Friday, 8 November 2013

Corporate Terrorism is Legal; Journalism is Not

From a recent Guardian piece on the ongoing David Miranda oppression:

The detention of the partner of a former Guardian journalist has triggered fresh concerns after it emerged that a key reason cited by police for holding him under terrorism powers was the belief that he was promoting a "political or ideological cause".
Also noted in that piece is that the security services asked the Police to detain Miranda, and to make it look like a 'normal' event (whatever that means in an era when it is normal for liberal democracies to murder remote strangers on a weekly basis).

But the key element of the Police representation is that David Miranda qualifies as a terrorism suspect because he is engaged in promoting a political or ideological cause.

Now for those who've been saying for many years now that the US government and its many-tentacled agencies are the world's biggest terrorist organisation, this might come as a somewhat ironic validation, given the source and the surrounding context.

But the people who work in the State Department might also wonder what will happen to them next time they visit England ... or simply pass through on the way to elsewhere.

On that note, I recall that it was the USA that began the assault on international law & custom in this matter, unilaterally repealing the established practice which recognised that a person passing through "in transit' and not entering the country via Customs, is not actually on local soil for legal purposes and not subject to the jurisdiction of the local Police forces but remains under the jurisdiction of the captain of the aircraft.

In other words, a political refugee could not be returned to those who would persecute them simply by means of a refueling decision made in some airline head office half a world away. There was a time when our governments claimed that this was an important principle.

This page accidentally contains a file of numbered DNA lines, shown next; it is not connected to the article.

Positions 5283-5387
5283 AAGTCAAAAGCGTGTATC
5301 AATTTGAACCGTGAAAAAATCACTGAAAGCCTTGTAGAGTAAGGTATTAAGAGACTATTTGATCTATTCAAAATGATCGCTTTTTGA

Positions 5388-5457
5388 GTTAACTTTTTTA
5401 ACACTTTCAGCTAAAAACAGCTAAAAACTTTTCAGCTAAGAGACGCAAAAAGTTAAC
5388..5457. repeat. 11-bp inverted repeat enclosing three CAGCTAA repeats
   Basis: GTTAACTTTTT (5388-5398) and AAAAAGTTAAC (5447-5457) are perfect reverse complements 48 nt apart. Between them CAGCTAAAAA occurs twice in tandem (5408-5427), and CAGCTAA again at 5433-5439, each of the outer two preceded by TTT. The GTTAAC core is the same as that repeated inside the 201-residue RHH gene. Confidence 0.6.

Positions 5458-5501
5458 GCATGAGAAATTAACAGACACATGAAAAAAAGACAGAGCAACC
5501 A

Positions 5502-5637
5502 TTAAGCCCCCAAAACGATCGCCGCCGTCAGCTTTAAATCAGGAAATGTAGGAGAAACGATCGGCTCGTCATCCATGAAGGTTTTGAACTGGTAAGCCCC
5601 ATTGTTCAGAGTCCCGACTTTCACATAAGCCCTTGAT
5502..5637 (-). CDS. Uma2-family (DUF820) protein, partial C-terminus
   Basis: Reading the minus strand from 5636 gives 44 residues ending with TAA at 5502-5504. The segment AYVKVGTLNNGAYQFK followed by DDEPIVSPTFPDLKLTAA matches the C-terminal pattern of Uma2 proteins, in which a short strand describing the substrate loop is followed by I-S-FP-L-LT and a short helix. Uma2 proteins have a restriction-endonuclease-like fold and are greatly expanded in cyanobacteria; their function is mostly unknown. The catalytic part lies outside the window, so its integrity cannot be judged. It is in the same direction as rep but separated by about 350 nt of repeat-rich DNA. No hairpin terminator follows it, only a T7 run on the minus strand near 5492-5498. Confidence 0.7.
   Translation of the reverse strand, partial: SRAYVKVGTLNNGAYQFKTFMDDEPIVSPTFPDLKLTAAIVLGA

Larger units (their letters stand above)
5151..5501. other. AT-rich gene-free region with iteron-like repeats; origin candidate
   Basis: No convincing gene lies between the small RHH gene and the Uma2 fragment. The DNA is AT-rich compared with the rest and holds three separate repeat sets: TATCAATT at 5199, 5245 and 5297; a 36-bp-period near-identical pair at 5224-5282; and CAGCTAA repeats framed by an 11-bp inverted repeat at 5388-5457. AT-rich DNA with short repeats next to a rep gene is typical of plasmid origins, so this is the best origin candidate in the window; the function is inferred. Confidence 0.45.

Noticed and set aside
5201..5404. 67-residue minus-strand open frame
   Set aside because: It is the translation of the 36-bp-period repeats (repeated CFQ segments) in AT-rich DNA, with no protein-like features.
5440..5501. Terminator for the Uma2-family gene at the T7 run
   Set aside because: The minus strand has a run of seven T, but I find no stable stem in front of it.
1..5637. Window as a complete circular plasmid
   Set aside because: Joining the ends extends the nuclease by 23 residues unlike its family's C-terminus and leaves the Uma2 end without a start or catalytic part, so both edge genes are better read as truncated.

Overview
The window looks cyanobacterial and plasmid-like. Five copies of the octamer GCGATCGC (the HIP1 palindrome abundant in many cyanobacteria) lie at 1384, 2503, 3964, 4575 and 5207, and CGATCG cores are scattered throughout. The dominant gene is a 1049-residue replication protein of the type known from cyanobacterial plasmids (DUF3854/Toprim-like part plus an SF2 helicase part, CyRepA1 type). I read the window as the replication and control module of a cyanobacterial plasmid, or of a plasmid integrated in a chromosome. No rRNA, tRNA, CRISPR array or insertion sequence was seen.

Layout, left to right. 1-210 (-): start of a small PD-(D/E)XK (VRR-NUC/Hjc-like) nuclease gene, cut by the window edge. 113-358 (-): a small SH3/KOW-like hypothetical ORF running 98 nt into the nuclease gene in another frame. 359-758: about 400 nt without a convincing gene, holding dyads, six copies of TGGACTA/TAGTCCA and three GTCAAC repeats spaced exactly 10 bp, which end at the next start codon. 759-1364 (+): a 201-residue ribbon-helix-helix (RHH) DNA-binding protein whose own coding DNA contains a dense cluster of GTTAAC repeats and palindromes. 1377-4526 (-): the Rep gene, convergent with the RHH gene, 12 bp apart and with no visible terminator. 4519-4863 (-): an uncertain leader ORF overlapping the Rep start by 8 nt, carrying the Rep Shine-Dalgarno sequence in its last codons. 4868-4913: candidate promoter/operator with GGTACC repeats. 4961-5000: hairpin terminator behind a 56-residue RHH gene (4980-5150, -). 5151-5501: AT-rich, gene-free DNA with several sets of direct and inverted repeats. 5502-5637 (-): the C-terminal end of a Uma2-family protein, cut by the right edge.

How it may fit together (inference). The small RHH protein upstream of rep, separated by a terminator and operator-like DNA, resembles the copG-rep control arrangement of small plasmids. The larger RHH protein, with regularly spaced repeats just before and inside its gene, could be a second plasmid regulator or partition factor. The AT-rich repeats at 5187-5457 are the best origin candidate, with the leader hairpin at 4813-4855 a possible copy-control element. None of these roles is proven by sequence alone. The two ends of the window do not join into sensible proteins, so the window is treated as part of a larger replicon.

But, in time-honoured imperial fashion, the satellite vassal states almost immediately adopted the same practices, with most of the subsequent differences - as in the case of the UK - being only to make things worse.

However, we all know - as do, no doubt, the people who work at State - that they're not going to encounter the same problems Miranda did. As his partner Glenn Greenwald has rigorously highlighted, the law in our modern liberal democracies operates in a neo-feudal two-tiered manner; there is one law for the wealthy and powerful and those connected thereto, another for the poor, powerless and unconnected.

It is plain, too, that the Chief Executive of Nissan Motors knows this. Because here he is, without a shred of irony or indeed apparent awareness of any kind, flagrantly threatening his British employees and the entire United Kingdom, should they pursue a political course he finds distasteful:

The head of Nissan has warned the car maker would reconsider its future in the UK if a push to leave the European Union succeeds.

Carlos Ghosn, chief executive of the Japanese motoring company, told the BBC his company would re-evaluate its position if the UK were to leave the EU.
Before anyone asks me if I am surprised - I'm not - there's no real mystery about the utter silence and inaction of MI6 and GCHQ in response to this blatant act of international corporate terrorism. Such threats are par for the course for those with wealth, power, and the political patronage that goes with them.

But I would love to hear them try to explain exactly what the difference is.

Perhaps if there are any journalists still working at the Guardian, one of them might be persuaded to ask?

Tell you what: I won't hold my breath.

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